Advertisement

Henry is also brutally honest with Sam about some things. When their supply runs out, he lets his brother know that it’s time to move. He doesn’t mince words to let him know that their only benefactor probably isn’t coming back either. He also encourages Sam to express himself confidently on his own, as he involves his brother during their conversation with Joel and Ellie. While moving with them to escape the city, they chance upon an underground playschool. Despite Joel’s disapproval of them coming to a halt, Henry urges them to stay, mostly for Sam to have time off from the hectic situation. The playschool, another of the closed spaces, allows Sam and Ellie to bond over their favorite comic strip title, “Savage Starlight.” For a brief moment, they forget about the dangers that might lie ahead and engage in activities that children of their age usually do during a better time. Ellie reconnects with a long-lost childhood she never had.

Henry’s protectiveness of Sam reminds us of the earlier episode where Joel was lamenting his failure to prevent Ellie’s loss of innocence, as she became an accomplice in someone’s death. A number of times, Joel tried to safeguard Ellie from emotional hurt, and that started after the duo began to open up. Coincidentally, in most of the instances where they opened up to each other, the conversation took place inside a closed space—be it inside Bill’s car, the apartments in Kansas City, or in Bill and Frank’s house. But unlike Joel, Henry isn’t a seasoned survivor. He hasn’t been faced with situations like taking a life, and he doesn’t have the strength or guile to square off the threats of the outside world. So far, he has depended on others and used his wits to stay alive. If not for Joel’s assistance, he couldn’t have made it out of Kansas City alive. Henry was essentially living on borrowed time, and he tried to fabricate a better world for his dear brother while he was at it. Henry asks Joel if he thinks the children will be okay after witnessing a vicious encounter between the insurgents and the infected. Joel replies it’s easier for them as they don’t have anybody relying on them.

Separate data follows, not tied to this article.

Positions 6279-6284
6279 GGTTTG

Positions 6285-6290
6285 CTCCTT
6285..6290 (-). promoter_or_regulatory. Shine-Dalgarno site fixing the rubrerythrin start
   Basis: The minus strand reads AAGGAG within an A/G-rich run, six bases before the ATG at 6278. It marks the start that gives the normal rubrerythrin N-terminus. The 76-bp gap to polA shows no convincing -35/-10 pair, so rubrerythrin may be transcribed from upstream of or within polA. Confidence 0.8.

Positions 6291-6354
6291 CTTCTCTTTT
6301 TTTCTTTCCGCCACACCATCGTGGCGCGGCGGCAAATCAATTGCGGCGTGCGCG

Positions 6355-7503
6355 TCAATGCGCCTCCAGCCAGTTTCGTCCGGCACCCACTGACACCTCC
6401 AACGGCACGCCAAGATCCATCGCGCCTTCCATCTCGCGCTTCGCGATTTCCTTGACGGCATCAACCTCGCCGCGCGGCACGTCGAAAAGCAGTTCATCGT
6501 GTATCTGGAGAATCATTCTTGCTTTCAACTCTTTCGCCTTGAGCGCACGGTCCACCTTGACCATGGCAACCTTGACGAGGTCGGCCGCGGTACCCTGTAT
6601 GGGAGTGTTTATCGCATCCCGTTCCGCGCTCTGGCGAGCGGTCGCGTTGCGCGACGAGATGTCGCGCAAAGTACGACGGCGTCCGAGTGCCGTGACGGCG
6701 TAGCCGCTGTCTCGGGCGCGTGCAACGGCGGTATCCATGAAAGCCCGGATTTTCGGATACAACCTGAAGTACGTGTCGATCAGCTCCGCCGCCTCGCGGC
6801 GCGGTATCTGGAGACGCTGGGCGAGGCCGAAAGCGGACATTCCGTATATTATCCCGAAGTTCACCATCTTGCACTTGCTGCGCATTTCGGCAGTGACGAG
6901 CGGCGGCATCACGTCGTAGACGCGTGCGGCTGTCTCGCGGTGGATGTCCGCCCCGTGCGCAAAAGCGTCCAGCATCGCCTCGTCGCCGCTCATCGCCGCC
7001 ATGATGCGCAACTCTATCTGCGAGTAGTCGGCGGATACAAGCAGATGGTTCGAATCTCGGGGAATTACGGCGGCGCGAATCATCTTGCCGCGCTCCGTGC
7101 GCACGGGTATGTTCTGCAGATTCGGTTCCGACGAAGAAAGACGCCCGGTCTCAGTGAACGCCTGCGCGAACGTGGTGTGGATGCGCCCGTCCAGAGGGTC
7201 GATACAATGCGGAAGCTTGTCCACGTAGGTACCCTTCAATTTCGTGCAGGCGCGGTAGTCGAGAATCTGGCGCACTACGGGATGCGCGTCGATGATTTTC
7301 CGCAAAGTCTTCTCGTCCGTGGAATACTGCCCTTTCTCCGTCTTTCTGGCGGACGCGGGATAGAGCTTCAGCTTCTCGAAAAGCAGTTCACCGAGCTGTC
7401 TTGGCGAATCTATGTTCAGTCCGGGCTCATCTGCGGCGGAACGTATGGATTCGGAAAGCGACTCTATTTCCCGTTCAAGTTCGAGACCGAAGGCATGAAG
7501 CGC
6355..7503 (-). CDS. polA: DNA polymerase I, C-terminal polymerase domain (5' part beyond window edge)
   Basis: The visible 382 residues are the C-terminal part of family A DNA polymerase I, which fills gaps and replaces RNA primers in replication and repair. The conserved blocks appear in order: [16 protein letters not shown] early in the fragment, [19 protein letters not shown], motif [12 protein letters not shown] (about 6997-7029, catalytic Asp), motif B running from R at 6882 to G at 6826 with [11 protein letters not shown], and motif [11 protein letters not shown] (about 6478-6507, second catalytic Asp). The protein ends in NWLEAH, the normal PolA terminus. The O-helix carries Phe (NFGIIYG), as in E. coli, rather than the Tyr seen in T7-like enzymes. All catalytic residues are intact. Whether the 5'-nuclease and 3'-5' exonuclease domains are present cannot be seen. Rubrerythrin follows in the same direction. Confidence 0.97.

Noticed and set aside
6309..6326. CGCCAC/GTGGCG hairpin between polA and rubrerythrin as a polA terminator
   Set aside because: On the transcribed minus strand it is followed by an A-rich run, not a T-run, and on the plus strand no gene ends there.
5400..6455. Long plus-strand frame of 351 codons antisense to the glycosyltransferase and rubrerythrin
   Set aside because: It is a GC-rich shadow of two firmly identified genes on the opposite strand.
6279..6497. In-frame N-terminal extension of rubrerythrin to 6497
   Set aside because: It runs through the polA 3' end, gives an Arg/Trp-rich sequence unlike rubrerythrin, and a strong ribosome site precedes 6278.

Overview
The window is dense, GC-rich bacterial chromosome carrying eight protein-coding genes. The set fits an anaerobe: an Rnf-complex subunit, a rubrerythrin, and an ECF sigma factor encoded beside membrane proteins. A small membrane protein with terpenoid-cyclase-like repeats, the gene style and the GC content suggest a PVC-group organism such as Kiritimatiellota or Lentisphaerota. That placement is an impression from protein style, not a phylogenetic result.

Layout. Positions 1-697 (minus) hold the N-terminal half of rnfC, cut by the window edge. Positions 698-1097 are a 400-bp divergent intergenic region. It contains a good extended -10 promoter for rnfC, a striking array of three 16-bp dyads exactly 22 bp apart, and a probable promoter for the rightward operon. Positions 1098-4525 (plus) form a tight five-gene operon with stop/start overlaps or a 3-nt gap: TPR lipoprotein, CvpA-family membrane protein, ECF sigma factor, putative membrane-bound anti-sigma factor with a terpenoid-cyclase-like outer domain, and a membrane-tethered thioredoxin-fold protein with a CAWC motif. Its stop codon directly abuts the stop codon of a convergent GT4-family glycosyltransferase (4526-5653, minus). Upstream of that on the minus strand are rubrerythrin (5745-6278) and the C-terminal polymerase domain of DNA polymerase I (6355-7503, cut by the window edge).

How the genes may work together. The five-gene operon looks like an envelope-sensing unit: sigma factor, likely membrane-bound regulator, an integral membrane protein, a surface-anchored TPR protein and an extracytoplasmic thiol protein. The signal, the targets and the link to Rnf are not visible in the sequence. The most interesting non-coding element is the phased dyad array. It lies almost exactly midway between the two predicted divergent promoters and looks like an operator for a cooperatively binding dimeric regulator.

Advertisement

Unfortunately, their time ran out when it was revealed Sam had been injured by one of the infected. Sam doesn’t want to worry his brother; instead, he shares this with the newly met “fearless” elder sister he looks up to. Ellie, much like Henry, acts like a guardian to Sam when she tries to reassure him by applying her immune blood to his wound in the hopes of a miracle! But Ellie herself knows that she is hoping against hope. Later, as Henry instinctively fires to take down an infected Sam, it dawns on him that he has lost his purpose for living. The horrendous realization takes a few moments to surface, and with an utterance questioning his action, something that will haunt viewers for a long time, Henry ends his own life. Ellie puts Sam’s magic board on his grave with “I am sorry” written on it—written on behalf of a world that has long lost its humanity.


See more: The Illusory Safety And The Harsh Realities In The Post-Apocalyptic World Of ‘The last Of Us’ Season 1


Siddhartha Das
Siddhartha Das
An avid fan and voracious reader of comic book literature, Siddhartha thinks the ideals accentuated in the superhero genre should be taken as lessons in real life also. A sucker for everything horror and different art styles, Siddhartha likes to spend his time reading subjects. He's always eager to learn more about world fauna, history, geography, crime fiction, sports, and cultures. He also wishes to abolish human egocentrism, which can make the world a better place.

Latest articles